In global organisations, HR must consider the extent to which there should be some commonality to reflect the overall vision and mission whilst at the same time reflecting cultural or country-specific characteristics.

When undertaking the review, an objective hat must be worn. Otherwise, there is a risk of the horns or halo effect. A comprehensive evaluation would start from the bigger picture and assess how it aligns with the mission, vision, priorities, and KPIs before drilling down to consider whether the right questions are being asked.

In the first year, there is typically some confusion about the connection (or lack of) between probation periods and performance management. This should be clarified by the organisation and appropriate information shared as part of the onboarding process.

Perhaps Get Creative

If an organisation is either overburdened with forms to complete or perhaps a team who is very keen to do things differently, there are ways to make the process a little different. For example, an employee in a creative role could physically showcase their outputs to demonstrate their work over the last year. Another alternative is to request a PechaKucha presentation where they can illustrate their achievements. There could also trial of a system whereby appraisals become walking conversations where the pair leave the building, and discuss whilst walking, to avoid any interruptions.

Moving Forward

It is enormously frustrating for employees when they spend time and effort preparing their documentation and for their meetings, and then nothing happens afterward. This is likely to demotivate them from going the extra mile the following year. Therefore, HR has an important role to play here in having clear timescales of what will happen and when. Crucially, they will ensure that actions are followed. There needs to be clear accountability for this, and the outcomes and outputs should be disseminated. For example, an overview of all the learning and development that was carried out in response to requests made in the performance review meetings.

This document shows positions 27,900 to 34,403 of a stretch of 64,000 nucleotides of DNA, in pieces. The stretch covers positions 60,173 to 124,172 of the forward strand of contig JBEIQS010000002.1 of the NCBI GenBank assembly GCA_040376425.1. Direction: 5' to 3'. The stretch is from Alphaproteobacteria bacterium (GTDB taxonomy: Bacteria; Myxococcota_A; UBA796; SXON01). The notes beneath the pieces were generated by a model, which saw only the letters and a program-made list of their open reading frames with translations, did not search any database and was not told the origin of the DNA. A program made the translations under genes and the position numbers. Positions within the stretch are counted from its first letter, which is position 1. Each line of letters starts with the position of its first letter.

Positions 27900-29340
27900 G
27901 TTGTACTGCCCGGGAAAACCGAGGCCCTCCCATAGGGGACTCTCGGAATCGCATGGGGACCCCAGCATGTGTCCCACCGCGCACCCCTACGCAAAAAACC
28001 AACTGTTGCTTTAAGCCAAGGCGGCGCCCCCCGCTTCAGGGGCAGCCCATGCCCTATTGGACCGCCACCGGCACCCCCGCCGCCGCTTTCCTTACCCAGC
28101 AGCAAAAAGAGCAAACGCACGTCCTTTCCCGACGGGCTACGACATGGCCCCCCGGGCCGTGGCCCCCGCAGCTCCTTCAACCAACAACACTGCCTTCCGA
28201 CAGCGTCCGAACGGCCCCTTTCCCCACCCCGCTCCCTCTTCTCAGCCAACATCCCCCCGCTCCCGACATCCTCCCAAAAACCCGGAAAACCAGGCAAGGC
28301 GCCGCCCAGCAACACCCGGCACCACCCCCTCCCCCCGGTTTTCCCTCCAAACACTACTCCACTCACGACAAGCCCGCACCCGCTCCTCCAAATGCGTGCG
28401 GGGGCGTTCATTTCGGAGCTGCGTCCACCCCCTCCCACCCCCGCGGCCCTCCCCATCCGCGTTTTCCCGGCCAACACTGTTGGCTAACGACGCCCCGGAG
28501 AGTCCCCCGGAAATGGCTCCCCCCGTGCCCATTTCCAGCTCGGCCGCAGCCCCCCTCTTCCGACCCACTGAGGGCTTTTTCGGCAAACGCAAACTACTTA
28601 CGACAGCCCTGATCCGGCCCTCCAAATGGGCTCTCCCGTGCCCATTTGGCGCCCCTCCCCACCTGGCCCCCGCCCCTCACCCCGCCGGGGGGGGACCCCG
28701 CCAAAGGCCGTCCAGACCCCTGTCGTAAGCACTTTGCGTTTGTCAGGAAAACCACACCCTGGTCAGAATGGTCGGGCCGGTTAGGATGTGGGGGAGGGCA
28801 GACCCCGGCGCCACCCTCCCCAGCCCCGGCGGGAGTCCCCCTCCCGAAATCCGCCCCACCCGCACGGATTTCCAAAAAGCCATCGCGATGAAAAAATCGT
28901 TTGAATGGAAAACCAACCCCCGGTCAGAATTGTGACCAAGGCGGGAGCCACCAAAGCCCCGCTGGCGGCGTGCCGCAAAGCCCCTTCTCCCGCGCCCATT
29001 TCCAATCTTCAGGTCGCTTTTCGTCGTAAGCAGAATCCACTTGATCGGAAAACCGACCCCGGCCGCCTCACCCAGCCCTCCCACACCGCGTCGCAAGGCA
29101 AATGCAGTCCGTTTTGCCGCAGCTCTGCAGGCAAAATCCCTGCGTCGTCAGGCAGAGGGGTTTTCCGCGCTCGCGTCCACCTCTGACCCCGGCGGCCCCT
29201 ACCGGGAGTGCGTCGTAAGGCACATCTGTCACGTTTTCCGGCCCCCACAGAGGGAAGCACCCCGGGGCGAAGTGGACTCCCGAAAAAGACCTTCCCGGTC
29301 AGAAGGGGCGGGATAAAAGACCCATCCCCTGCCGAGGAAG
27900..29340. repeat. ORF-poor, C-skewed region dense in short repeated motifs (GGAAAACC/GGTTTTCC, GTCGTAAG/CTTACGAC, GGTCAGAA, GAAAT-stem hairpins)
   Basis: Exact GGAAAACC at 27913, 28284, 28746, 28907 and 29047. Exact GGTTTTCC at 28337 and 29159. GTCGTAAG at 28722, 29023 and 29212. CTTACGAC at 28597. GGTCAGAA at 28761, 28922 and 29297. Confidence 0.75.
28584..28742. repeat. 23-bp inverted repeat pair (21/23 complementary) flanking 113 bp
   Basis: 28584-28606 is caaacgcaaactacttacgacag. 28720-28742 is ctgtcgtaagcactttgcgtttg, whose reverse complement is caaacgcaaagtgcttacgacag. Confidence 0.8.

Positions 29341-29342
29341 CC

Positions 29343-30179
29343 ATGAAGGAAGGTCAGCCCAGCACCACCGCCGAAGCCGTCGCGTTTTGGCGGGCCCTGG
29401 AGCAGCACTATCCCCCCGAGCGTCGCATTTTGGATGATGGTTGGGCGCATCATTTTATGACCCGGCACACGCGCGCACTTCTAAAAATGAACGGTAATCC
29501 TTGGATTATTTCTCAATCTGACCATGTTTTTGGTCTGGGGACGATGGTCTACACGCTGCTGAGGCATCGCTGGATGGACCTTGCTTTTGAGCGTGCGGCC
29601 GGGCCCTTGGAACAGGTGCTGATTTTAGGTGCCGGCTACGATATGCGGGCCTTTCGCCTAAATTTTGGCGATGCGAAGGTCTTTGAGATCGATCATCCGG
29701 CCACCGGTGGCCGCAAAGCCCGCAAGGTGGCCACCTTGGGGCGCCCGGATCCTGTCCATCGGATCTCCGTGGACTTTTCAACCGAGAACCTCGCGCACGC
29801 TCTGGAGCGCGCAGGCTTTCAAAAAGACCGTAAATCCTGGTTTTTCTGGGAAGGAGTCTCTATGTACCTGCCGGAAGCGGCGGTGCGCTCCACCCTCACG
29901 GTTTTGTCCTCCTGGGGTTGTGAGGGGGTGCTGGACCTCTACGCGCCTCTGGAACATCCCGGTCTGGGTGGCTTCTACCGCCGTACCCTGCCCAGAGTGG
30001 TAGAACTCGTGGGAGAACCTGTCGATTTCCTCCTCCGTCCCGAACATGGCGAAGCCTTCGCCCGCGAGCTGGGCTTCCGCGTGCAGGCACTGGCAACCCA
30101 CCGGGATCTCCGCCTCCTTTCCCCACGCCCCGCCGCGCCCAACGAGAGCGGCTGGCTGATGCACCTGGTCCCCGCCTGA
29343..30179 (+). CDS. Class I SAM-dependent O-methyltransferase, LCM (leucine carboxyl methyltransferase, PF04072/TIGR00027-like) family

Gathering feedback at the end of the cycle is important, to understand all parties’ perceptions and experiences. It is important that this takes place after all processes are complete and that it is anonymous so that colleagues feel that they can be honest.


As discussed above, performance issues shouldn’t be stored up for an appraisal meeting. During an employee’s induction, expectations and requirements should be made clear to them as well as ensuring that appropriate mentoring and support will be provided. Regular meetings should be undertaken to review performance and ensure that outstanding development needs are met.

If a manager identifies a concern over performance, it should be dealt with quickly so that there is an opportunity to resolve it before it escalates. Confidentiality should be maintained with only appropriate people being consulted, and line managers will need to be trained in the different techniques that can be employed to enhance performance. From an organisational perspective, there should be consistency in the way that problems are dealt with so that employees don’t raise concerns about bias.

Professor Fiona Robson

Head of Edinburgh Business School and Social Sciences, Heriot-Watt University Dubai